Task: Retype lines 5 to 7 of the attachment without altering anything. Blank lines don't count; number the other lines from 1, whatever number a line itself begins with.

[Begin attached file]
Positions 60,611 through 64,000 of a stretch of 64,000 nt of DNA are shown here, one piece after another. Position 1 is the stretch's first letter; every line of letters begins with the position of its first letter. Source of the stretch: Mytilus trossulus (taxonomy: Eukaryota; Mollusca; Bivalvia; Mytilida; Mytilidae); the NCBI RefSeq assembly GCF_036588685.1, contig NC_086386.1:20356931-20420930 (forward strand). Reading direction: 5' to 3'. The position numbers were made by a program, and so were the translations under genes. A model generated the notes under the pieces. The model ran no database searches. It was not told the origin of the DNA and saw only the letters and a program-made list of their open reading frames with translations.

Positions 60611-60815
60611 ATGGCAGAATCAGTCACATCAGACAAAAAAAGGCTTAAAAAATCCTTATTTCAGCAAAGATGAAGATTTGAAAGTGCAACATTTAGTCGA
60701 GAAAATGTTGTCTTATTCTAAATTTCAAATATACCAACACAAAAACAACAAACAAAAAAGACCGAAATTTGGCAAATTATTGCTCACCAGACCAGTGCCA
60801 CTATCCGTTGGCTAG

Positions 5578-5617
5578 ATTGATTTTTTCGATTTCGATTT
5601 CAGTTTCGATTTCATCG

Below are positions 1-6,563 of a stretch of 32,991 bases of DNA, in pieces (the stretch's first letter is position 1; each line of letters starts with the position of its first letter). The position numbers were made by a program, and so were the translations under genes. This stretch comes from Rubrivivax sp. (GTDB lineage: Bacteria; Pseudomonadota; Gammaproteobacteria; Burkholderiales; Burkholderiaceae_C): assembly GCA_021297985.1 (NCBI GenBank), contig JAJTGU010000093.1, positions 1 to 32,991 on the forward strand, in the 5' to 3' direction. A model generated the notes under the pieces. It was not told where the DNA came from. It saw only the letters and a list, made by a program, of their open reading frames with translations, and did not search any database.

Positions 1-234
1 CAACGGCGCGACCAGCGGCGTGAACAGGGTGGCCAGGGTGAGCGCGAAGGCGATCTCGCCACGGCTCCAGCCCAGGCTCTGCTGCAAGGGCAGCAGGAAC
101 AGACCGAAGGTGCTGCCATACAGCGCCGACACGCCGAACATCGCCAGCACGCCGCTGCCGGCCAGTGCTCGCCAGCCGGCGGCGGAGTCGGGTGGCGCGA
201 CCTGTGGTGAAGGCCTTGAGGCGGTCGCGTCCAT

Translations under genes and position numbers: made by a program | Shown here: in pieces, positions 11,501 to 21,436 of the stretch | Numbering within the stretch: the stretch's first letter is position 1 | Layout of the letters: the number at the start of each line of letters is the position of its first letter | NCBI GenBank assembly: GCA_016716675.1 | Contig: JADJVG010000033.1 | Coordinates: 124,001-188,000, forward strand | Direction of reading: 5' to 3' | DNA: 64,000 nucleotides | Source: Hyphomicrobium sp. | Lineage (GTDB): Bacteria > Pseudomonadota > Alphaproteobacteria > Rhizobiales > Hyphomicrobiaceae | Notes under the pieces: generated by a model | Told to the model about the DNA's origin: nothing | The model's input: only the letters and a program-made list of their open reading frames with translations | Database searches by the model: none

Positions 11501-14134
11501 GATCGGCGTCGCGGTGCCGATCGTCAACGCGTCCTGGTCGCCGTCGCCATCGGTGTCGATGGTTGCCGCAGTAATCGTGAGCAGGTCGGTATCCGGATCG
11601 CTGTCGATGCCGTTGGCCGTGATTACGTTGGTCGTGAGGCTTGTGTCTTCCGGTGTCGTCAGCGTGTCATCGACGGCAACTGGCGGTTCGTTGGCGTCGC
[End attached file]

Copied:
60801 CTATCCGTTGGCTAG

Positions 5578-5617
5578 ATTGATTTTTTCGATTTCGATTT